“My Tears Have Been My Meat” opens the “Flesh” section of the anthology. Nina Kiriki Hoffman brings to life a truly frightening tale about wife abuse, and the fears of those trapped in such horrible situations. The protagonist’s husband is truly evil and at his death, he returns. Hoffman’s contribution is truly frightening because of its immediacy and truth. There are women who live with the very fear realized by the protagonist. Though the story doesn’t really fulfill the mission of the title of the anthology, it is still an excellent story, though sensitive readers should be careful in reading it.

Every woman has ideals about their perfect man. “The Perfect Man” by Fran LaPlaca, tells the story of one woman’s attempt to create just such a being. But can men ever really deny their nature? In this Frankenstein style story; LaPlaca reminds us that for all a man’s good traits, there will always be some that are less than savory. Quite funny, with a surprise ending that is hilarious.

Jay Lake’s “Two All Beef Patties” is sure to become a favorite among all fans of zombie stories. When the dead begin to fail to stay dead, Lake’s protagonist begins to think that perhaps being dead isn’t such a bad thing. But even undeath isn’t perfect, and the young narrator soon learns that even the undead crave something. The search for that something drives the plot of this story, and any zombie fans with smile with delight at the final solution.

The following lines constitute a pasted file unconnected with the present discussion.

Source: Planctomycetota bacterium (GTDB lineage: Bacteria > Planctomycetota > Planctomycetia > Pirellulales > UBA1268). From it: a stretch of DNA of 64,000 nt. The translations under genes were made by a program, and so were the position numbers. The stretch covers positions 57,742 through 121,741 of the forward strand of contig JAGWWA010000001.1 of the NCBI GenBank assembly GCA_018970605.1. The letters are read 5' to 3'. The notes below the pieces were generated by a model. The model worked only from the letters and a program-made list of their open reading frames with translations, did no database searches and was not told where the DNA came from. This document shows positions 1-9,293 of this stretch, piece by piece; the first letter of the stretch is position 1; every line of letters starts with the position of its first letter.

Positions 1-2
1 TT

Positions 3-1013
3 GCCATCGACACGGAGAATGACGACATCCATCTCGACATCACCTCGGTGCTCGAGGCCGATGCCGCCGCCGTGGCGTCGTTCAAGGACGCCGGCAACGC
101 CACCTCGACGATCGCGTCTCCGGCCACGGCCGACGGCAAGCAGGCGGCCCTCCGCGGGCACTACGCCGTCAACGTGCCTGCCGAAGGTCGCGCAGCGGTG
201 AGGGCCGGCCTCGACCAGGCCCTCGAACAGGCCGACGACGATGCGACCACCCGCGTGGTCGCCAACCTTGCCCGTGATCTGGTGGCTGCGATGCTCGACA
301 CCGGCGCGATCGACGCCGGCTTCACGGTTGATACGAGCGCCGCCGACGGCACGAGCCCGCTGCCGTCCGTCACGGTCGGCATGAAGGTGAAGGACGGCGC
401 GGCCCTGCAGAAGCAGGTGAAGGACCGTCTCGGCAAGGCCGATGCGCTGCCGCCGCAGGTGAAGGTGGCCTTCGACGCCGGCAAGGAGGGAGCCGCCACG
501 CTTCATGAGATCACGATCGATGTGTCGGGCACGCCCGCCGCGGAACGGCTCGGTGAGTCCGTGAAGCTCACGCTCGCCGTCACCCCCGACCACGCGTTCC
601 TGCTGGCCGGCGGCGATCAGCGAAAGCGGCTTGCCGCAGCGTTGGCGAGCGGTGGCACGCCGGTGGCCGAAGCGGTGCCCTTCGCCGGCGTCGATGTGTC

Devon Monk’s little girl protagonist just wants to have her dead dog back. But necromancy has its drawbacks, and when the girl of “That Saturday” manages to bring her dog back, she could not have imagined the consequences. Monk seems to have two stories moving here, and the author probably would have been better off writing two different stories using this character, since the beginning is unrelated to the ending. The two plots switch places right in the middle of the story, and while I understand that Monk thought there was a necessity of the first to bring about the second, I think it could have been written better. Still, the story is cute, and for any reader who has ever loved a dog, this story will have them nodding their heads in agreement.

Robert Hoyt’s “Walking Fossil” is a Jurassic Park/undead story. When a construction worker finds a giant lizard on a construction site, he thinks it nothing less than a dinosaur. To his delight, he finds it is true. But the coworker who helped him find it thinks the beast would be better off dead (though to exist, it has to be undead – a thought never crossing the mind of the humans). So the reader gets a chase scene and a weird mix of dinosaur and undead story, which is an extremely creative idea for a funny little narrative.